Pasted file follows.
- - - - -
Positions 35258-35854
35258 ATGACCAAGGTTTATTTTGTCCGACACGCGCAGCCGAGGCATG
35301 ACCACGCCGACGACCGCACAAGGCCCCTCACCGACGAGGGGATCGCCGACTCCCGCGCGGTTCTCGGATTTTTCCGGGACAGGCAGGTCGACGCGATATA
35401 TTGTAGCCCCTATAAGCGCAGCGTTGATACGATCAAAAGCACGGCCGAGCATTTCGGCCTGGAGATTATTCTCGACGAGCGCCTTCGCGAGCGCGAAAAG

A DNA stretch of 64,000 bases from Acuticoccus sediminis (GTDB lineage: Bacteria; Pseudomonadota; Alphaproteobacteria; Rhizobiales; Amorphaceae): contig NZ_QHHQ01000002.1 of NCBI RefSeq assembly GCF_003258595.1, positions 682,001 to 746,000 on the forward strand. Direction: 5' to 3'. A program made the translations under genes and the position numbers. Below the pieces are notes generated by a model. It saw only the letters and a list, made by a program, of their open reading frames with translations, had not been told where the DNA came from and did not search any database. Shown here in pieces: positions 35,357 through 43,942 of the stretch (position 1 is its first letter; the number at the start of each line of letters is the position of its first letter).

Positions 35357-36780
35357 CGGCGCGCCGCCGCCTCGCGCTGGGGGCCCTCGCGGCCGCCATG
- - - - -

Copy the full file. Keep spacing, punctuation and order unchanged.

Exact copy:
Positions 35258-35854
35258 ATGACCAAGGTTTATTTTGTCCGACACGCGCAGCCGAGGCATG
35301 ACCACGCCGACGACCGCACAAGGCCCCTCACCGACGAGGGGATCGCCGACTCCCGCGCGGTTCTCGGATTTTTCCGGGACAGGCAGGTCGACGCGATATA
35401 TTGTAGCCCCTATAAGCGCAGCGTTGATACGATCAAAAGCACGGCCGAGCATTTCGGCCTGGAGATTATTCTCGACGAGCGCCTTCGCGAGCGCGAAAAG

A DNA stretch of 64,000 bases from Acuticoccus sediminis (GTDB lineage: Bacteria; Pseudomonadota; Alphaproteobacteria; Rhizobiales; Amorphaceae): contig NZ_QHHQ01000002.1 of NCBI RefSeq assembly GCF_003258595.1, positions 682,001 to 746,000 on the forward strand. Direction: 5' to 3'. A program made the translations under genes and the position numbers. Below the pieces are notes generated by a model. It saw only the letters and a list, made by a program, of their open reading frames with translations, had not been told where the DNA came from and did not search any database. Shown here in pieces: positions 35,357 through 43,942 of the stretch (position 1 is its first letter; the number at the start of each line of letters is the position of its first letter).

Positions 35357-36780
35357 CGGCGCGCCGCCGCCTCGCGCTGGGGGCCCTCGCGGCCGCCATG